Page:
Radical historian Geoffrey Blainey marvels over climate change debate

"I find the world is a tremendously exciting place," says Geoffrey Blainey. "I wish I had another 100 years to see what happened."

He would like to know, among other things, how climate change will work out.

"Climate change is the most difficult and interesting intellectual argument of the last 100 years," he declares.

Blainey – Australia's best-known and sometimes most controversial historian – is not known for slotting easily into one side of any debate, however.

Professor Geoffrey Blainey had just been appointed Professor of Economic History at the University of Melbourne. June 1968.Credit:The Age Archives

He once taught a Melbourne University class in climate history, and though he has no argument with the fact that Earth's climate has been warming, he takes issue with the idea that it is a unique event and therefore requires a unique, modern explanation limited to human behaviour.

"The great period of climate change in Australia's human history was in Aboriginal times, when the seas rose and cut off Tasmania and cut off New Guinea from Australia," he says.

The great period of climate change in Australian history was in Aboriginal times … you've got (to have) good explanations for the past as well

He adds that ice-core samples from Antarctica have shown as recently 1173AD – the time of Francis of Assisi – marked the start in Australia of a 39-year drought.

"You have to be very careful that you've got good explanations for the past as well as for the present."

He knows he is tempting a new public row with him in the centre of it, but he's been there before, and survived. Besides, he says, ehe doesn't presume to know the answers to his own questions.

Professor Blainey was the son of a Methodist minister.Credit:Paul Jeffers

Blainey is taking lunch at Geppetto Trattoria, a cosy Italian restaurant in East Melbourne, where he and his wife Ann, a biographer, have dined regularly for more than 30 years.

Yet this man who has adventured across the Australian landscape and often enough, deep beneath its crust – his first books were about mining's importance to modern Australian history – had never ventured to Geppetto's second floor.

Our host Adriano Cea, whose father, Nino, established Geppetto in 1981, is hesitant when I suggest a table upstairs. It would be quieter than the busy buzz on the ground floor, I say.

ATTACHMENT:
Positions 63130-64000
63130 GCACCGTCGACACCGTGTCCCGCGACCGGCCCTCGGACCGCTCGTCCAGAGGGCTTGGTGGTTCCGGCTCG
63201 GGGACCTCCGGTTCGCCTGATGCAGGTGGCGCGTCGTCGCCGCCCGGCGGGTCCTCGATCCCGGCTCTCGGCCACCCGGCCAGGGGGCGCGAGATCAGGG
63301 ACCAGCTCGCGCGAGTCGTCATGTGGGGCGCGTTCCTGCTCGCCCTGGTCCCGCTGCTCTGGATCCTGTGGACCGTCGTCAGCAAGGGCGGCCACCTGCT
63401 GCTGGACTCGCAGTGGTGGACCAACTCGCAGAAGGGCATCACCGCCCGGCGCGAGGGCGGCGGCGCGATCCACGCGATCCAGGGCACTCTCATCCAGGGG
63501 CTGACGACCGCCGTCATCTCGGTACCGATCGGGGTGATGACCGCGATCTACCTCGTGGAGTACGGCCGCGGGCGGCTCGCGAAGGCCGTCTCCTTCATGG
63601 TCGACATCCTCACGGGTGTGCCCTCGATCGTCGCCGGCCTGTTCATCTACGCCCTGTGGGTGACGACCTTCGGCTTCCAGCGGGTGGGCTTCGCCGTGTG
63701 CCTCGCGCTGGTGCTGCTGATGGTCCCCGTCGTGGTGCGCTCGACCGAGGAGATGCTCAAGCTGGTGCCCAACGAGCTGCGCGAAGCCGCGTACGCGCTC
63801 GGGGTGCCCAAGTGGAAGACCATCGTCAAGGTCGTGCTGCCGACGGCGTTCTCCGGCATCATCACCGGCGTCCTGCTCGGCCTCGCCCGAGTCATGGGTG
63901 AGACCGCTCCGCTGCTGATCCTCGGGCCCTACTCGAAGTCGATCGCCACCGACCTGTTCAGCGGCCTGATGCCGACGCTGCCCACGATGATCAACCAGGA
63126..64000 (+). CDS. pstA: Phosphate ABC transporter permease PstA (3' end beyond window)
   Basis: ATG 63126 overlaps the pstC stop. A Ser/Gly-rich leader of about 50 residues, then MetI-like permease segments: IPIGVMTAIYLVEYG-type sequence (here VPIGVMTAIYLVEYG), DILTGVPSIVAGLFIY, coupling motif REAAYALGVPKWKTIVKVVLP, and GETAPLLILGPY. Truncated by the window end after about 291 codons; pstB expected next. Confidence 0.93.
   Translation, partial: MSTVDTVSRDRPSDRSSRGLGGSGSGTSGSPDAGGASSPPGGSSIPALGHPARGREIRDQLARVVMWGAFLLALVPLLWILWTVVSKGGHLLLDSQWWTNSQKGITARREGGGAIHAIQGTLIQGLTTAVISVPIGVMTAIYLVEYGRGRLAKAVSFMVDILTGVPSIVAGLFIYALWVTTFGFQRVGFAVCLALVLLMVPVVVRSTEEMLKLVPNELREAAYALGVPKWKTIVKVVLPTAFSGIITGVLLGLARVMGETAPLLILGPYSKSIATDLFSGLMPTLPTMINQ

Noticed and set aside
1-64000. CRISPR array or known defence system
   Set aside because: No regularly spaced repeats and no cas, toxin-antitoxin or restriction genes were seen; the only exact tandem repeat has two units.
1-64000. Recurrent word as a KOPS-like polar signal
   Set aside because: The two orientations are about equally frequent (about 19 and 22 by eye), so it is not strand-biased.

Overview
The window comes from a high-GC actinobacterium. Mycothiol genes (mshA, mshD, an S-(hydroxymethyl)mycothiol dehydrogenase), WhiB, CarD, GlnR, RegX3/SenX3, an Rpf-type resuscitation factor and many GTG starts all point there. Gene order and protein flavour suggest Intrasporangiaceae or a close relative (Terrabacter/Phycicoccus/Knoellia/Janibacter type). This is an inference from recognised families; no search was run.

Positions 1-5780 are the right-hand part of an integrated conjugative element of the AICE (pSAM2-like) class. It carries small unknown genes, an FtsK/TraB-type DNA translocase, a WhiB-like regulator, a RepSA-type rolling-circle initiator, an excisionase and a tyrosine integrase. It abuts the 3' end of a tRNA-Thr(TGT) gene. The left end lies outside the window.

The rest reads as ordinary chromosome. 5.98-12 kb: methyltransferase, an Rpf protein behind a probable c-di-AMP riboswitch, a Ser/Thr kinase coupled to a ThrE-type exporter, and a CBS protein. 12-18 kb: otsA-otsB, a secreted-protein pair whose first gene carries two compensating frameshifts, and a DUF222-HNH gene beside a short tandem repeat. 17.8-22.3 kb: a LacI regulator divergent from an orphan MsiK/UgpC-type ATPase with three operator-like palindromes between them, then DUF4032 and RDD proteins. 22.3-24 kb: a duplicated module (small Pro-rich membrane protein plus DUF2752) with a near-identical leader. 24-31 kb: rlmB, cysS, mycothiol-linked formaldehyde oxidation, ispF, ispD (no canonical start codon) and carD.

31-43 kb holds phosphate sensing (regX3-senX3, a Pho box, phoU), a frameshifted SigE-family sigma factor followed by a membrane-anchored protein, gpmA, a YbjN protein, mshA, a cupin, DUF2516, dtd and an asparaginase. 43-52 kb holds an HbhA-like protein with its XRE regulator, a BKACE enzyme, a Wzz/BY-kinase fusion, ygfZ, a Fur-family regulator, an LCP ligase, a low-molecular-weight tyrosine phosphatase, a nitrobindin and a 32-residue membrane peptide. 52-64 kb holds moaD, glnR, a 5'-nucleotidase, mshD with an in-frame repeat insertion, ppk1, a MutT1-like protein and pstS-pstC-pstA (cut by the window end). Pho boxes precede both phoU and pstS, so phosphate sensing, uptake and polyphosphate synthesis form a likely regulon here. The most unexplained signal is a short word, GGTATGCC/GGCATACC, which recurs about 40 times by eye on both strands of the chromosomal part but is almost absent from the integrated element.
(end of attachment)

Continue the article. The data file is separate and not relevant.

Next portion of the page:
The "professore" is no longer a young man, Adriano gently points out, referring to Professor Blainey in the Italian manner, and the stairs are steep.

It is true. Professor Geoffrey Norman Blainey, the author of close to 40 books, some of which have changed forever the way Australians understand their history, is 89.

But reading his new memoir, I was taken by the physical robustness of Blainey's younger life.

Before I Forget: An Early Memoir by Geoffrey Blainey.Credit:

Once, as a boy, he rode his pushbike against a stiff south-westerly, his belongings in a Gladstone bag on the handlebars, 160 kilometres from Melbourne to work on an uncle's farm at Cororooke, a village north-west of Colac. He left before 7am and arrived, without a headlight, a bit before 11pm.

His legs all these years later could surely handle a couple of flights of stairs, I suggest to Adriano.

And sure enough, the professor arrives without fuss, his famous white hair all a-tangle, and declares some delight at this new experience of a table by a window with a clear view to the light towers of the MCG.

Australian football has been a passion since Blainey was a child playing kick to kick in the school playground with a "ball" made of rolled up newspaper, imitating heroes from the Geelong Football Club, of which he is a lifelong supporter.

He is also the author of the definitive A Game of Our Own: The Origins of Australian Football (1990).

Soon, however, despite the pleasing view, he finds the glare through the window too harsh and shifts seats.

Adriano has brought a plate of house-baked focaccia served with black olive tapenade (focaccia della Casa). We order drinks: Tenuta Maccan Pinot Grigio "Grave" for the professor; a Ruggeri prosecco for me.

The liver and caramelised onion at Geppetto.Credit:Paul Jeffers

It proves to be a long lunch, but we eat sparingly.

We each choose an entree of crumbed sardines, which Nino has chosen at the markets that morning. The dish proves delicious.

The professor chooses a second entree of farfalle pasta, with tomato, pulled pork and mushrooms. And because we share a few stories about starting life in rural Australia, I opt for the offal (frattaglie): lamb liver in red wine and onion reduction.

Climate change not withstanding, we are at lunch to discuss, among other things, Blainey's latest book.

The farfalle with tomato, pulled pork and mushrooms.Credit:Paul Jeffers

Finally, he has turned his powers of historical observation on his own life, or part of it. Before I Forget, he has called it. An Early Memoir, his publisher has added.